Graft Growth and Podocyte Dedifferentiation in Donor-Recipient Size Mismatch Kidney Transplants
Kidney transplantation is the treatment choice for patients with end-stage renal diseases. Because of good long-term outcome, pediatric kidney grafts are also accepted for transplantation in adult recipients despite a significant mismatch in body size and age between donor and recipient. These grafts show a remarkable ability of adaptation to the recipient body and increase in size in a very short period, presumably as an adaptation to hyperfiltration.Methods
We investigated renal graft growth as well as glomerular proliferation and differentiation markers Kiel-67, paired box gene 2 and Wilms tumor protein (WT1) expression in control biopsies from different transplant constellations: infant donor for infant recipient, infant donor for child recipient, infant donor for adult recipient, child donor for child recipient, child donor for adult recipient, and adult donor for an adult recipient.Results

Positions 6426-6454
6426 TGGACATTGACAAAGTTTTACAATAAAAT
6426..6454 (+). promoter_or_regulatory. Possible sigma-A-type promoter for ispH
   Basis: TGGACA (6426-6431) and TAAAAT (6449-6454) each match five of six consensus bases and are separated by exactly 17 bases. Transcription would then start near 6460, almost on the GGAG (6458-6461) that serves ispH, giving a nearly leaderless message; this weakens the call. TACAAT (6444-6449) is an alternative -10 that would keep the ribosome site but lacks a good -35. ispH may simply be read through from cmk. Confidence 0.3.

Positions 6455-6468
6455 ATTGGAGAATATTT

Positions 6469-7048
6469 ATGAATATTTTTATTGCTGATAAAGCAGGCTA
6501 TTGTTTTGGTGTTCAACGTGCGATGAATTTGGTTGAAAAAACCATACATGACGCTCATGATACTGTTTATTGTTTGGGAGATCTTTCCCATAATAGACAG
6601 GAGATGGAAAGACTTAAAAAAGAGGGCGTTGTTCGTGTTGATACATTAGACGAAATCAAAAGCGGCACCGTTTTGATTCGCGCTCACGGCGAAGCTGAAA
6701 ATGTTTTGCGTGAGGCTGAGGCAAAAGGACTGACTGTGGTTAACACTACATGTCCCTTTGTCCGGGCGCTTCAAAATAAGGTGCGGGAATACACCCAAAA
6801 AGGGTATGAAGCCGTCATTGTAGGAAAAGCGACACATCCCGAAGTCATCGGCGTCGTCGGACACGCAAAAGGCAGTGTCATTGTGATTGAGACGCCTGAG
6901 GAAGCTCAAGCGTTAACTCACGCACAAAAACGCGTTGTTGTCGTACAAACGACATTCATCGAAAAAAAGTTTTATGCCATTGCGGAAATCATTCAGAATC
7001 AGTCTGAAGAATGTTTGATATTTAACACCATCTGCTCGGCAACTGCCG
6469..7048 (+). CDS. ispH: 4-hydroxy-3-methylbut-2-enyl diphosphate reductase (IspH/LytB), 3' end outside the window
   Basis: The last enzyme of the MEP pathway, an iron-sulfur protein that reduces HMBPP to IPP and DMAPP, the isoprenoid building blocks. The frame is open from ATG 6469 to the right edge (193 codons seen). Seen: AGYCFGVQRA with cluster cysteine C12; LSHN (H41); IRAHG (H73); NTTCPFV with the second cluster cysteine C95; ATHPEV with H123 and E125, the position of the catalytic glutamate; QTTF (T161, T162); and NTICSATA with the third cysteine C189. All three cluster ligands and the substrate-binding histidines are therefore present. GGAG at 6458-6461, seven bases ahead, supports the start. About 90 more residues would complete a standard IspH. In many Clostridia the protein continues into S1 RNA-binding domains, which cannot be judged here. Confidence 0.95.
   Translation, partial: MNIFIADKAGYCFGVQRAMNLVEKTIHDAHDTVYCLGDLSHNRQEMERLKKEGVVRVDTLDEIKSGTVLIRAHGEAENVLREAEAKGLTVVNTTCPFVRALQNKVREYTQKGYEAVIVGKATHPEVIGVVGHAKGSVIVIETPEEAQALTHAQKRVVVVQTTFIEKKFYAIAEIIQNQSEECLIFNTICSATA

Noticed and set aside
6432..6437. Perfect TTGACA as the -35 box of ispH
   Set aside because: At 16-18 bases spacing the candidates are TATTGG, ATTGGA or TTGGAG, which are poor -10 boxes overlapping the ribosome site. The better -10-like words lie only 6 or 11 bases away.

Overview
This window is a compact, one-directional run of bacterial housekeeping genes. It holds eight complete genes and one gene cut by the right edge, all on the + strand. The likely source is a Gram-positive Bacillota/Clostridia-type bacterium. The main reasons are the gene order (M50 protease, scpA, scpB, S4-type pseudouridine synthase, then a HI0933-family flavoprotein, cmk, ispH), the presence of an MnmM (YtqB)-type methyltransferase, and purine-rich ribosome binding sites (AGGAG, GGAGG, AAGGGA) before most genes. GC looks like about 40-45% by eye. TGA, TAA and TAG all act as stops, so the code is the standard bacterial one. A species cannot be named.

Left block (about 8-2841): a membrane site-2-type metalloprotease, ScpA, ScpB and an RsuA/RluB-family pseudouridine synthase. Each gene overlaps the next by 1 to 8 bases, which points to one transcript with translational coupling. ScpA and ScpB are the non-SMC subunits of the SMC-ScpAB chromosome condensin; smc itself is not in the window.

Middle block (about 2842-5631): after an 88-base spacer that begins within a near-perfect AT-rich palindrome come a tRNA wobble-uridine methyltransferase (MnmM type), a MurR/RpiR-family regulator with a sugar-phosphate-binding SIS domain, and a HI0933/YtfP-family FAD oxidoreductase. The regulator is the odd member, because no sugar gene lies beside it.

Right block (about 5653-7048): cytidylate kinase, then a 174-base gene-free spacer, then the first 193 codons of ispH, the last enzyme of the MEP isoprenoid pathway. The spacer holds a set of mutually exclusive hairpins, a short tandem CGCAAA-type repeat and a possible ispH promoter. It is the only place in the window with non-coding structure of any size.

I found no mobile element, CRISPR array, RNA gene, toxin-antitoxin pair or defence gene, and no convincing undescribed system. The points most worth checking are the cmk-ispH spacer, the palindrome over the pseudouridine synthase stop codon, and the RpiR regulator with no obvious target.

We detected a significant increase in kidney graft size after transplantation in all conditions with a body size mismatch, which was most prominent when an infant donated for a child. Podocyte WT1 expression was comparable in different transplant conditions, whereas a significant increase in WT1 expression could be detected in parietal epithelial cells, when a kidney graft from a child was transplanted into an adult. In kidney grafts that were relatively small for the recipients, we could detect reexpression of podocyte paired box gene 2. Moreover, the proliferation marker Kiel-67 was expressed in glomerular cells in grafts that increased in size after transplantation.Conclusions
Kidney grafts rapidly adapt to the recipient size after transplantation if they are transplanted in a body size mismatch constellation. The increase in transplant size is accompanied by an upregulation of proliferation and dedifferentiation markers in podocytes. The different examined conditions exclude hormonal factors as the key trigger for this growth so that most likely hyperfiltration is the key trigger inducing the rapid growth response.